According to data from the National Association of Realtors (NAR), 39 percent of home sellers found their real estate agents through a referral from a friend or family member. Another 24 percent used an agent they had worked with before.
Other surveys give even more credit to referrals with rates of 75 percent or higher. Whatever numbers you go with, this fact can’t be denied: Referrals and word-of-mouth are the best sources of high-quality real estate leads.
But after referrals, what’s the next best way to get leads? Several strategies work well, especially the five we’ve outlined here:
The days of real estate agents treating social media as a novelty are long gone. According to an Inman survey, 11 percent of respondents view social media as the most important source of leads (referrals came in first in the survey at 57 percent). Channels such as Instagram, Facebook, and YouTube aren’t just good for promoting your listings and your business—followers and commenters become instant leads that didn’t cost much to attract. The opportunities to follow up with and nurture social media leads are plentiful, and even if leads aren’t ready to buy or sell, they are still there on your channels, interacting and seeing what you’re posting.
MLS and Beyond
Your listings on the MLS are an obvious way to earn high-quality real estate leads—buyers see the houses you are selling and contact you if interested. But the power of the MLS also lies in the websites that are pulling in those listings: Zillow and Trulia, identified by 8 percent of respondents in the Inman survey as the most important source of leads. Consumers love both services (and, to a lesser extent, Realtor.com), where they can browse listings, check on property prices, find agents, read and leave agent reviews, and more. Potential clients can’t resist Zillow and Trulia, so agents should be active on both platforms to make the most of that potential.
The brokerage you work with is a great partner to earn high-quality real estate leads. Obviously, referrals may come your way through the broker, but the marketing tools your brokerage provides its agents can also spur leads—as long as you take full advantage of those tools. Websites (more on this later), call capture technology, templates for flyers, and yard signs are just a few of the resources your brokerage might offer. Consumers see, hear, and interact with these marketing channels and become leads. The best part of this strategy is that most, if not all, of these resources are provided free of charge to agents.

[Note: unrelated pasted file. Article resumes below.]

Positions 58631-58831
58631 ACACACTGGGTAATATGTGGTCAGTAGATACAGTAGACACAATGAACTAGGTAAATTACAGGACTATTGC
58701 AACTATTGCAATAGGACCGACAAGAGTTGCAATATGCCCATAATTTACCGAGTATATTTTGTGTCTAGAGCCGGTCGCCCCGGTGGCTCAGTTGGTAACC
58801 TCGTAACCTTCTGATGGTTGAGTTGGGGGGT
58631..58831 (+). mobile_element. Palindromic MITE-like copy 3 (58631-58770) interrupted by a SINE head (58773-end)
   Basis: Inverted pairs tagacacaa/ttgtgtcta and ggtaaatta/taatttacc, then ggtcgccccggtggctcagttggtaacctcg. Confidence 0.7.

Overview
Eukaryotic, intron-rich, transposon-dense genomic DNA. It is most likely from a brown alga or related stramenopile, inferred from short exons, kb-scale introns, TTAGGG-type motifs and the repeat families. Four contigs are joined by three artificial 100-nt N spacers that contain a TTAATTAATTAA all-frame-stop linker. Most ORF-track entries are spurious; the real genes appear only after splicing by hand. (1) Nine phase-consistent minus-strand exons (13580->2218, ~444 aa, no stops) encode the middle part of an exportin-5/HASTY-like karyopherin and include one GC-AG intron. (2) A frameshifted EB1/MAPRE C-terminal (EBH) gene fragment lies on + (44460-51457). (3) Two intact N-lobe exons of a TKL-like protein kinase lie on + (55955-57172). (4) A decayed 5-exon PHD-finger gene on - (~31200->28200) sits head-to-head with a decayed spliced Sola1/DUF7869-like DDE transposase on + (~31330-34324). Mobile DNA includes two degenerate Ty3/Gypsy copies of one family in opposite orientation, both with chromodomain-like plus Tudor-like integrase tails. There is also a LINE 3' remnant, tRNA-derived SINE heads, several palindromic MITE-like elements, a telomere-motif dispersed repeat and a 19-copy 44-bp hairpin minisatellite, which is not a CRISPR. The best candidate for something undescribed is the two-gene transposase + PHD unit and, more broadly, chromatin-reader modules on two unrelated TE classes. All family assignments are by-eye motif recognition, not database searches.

Direct mail may seem old-fashioned in this social media era, but it still has its place as a relatively inexpensive, moderately effective source of high-quality real estate leads. Recipients may toss out much of the direct mail they receive, but with real estate materials, they may be more inclined to at least look at the address and asking price of the listing being promoted … and that could be just enough turn a recipient into a lead.
Websites remain an important element of a real estate agent’s business, but they aren’t quite as vital to building leads as they once were. A site featuring listings (with plenty of impressive photos), testimonials, your story, and contact information can turn visitors into leads, but you still need to get those prospects to your website in the first place. Other channels—referrals, social media, Zillow and Trulia, yard signs, flyers, and so on—are the best drivers of traffic to your website, where you can wow visitors into leads.
Of course, what agents do with high-quality real estate leads, no matter where those leads come from, is the ultimate determinant of success. Doing outstanding work for your clients and closing deals not only builds your business, but also sets the stage for more referrals, stronger marketing, and a continually expanding list of leads.